Which are the best plants for bees in a shade garden? What can you grow for bees in such challenging conditions?
Although it seems pollinators prefer foraging in sunshine, a shade garden can provide a number of opportunities for wildlife, including bees, particularly if the shade is caused by hedgerows or trees. To an extent, wooded areas can provide their own set of opportunities for some bee species.
I have a number of shady spots in my garden, some of which are also
In the past, I thought that shade gardens were automatically
‘problem gardens’, and that nothing would grow in them. However I now
believe that this is not necessarily true - it depends to a large degree on the depth of the shade and other conditions, such as moisture.
I'm not saying its without its challenges, and yes, I think gardens that have a fair amount of sunshine are easier to deal with - and selecting flowers and shrubs to attract bees and other pollinators in such scenarios is certainly more straightforward.
However, many gardens have a few shady patches here and there.
So, in short it seems to me that you have to make the best of your situation. This was the conclusion I came to, so I looked to nature for evidence that gardening with shade and attracting bees is possible.
contemplated the rich diversity of plant life in forests and woodlands, I
realised that there are plants that can tolerate different degrees of
shade (tolerate perhaps being a key word here), and specifically, there are quite a few that are happy in light to medium and dappled shade, including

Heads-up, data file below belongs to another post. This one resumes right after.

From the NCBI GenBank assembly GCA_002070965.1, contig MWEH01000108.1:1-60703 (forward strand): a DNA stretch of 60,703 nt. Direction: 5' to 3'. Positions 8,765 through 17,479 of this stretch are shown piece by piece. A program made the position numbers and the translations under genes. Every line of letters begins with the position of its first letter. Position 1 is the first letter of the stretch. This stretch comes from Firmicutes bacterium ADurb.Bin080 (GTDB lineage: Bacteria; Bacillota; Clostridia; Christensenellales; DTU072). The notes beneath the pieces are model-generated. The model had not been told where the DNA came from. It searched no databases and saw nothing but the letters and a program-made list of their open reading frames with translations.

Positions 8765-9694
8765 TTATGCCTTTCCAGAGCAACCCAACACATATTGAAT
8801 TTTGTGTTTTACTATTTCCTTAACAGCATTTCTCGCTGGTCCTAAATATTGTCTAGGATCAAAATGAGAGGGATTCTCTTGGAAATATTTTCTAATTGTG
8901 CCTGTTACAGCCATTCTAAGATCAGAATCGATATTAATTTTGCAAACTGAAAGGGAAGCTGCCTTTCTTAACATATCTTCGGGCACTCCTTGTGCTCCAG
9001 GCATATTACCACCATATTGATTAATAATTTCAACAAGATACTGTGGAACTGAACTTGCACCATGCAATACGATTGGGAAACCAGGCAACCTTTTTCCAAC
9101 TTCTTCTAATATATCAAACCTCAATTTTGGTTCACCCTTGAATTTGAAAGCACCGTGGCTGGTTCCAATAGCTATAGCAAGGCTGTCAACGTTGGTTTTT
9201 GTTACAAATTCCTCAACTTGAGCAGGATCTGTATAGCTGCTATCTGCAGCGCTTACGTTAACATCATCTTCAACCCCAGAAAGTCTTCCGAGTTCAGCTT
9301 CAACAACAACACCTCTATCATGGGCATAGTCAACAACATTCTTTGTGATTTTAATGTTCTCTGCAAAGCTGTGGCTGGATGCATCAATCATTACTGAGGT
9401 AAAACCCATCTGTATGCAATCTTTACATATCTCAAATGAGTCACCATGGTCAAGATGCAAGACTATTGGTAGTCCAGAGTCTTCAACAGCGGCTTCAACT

bluebells, wild garlic and wood anemones.
tolerant plants are also valuable to wildlife - for example, woodland wildlife, where tree canopies restrict the light.
Some flowers can tolerate quite deep shade for at least a part of the day. Whether or not bees will visit those flowers is another matter. I suspect it depends what else is available, and experimentation is key here.
Nevertheless, shade gardening has its challenges.
So, here are my thoughts about using shade for the benefit of wildlife, and bees, and which plants you could try in a shade area.
Shade can sometimes provide the right conditions for a bumble bee nest.
Have you ever noticed bumble bees flying up against the windows of your house, investigating dark shady spots beneath the garden shed, hovering around dark holes in the lawn, or poking in dark wall crevices?
Chances are, they are looking for a suitable nest site. Elsewhere, I have filmed a bumble bee nest in a compost bin located in a light shaded spot in our garden.
The following are just a few examples of flowering plants that will tolerate at least some shade.
Note: some of these may or may not be toxic to humans and/or pets. I'm not a horticulturalist, so I won't provide advice on this topic.
Earlier this year, I spent about 15 minutes around a small patch of wild garlic in a wooded area, and saw many bee species. Anyway, within about 15 minutes I saw mason bees, various nomad species, mining bees, and honey bees.
The conclusion is that if you have space for wild garlic, do consider it. Note they are quite pungent when in flower - I rather like it - for me it's a cross between the garlic bulbs we eat, onions and sage.
Don't forget about spring bulbs: crocuses, carefully selected daffodils and snowdrops look beautiful planted in swathes around wooded and shady areas.
Other shade / partial shade tolerant plants that are attractive to bees include:
Please note, do check suitability for planting in your country and region (for example, to ensure they are not considered invasive in your area), and as with all plants, check for toxicity if you have pets or children.
In my experience, bees do seem to prefer foraging in the sunshine, and to some extent, it's about experimentation.
There are possibilities. You can only try it and see!
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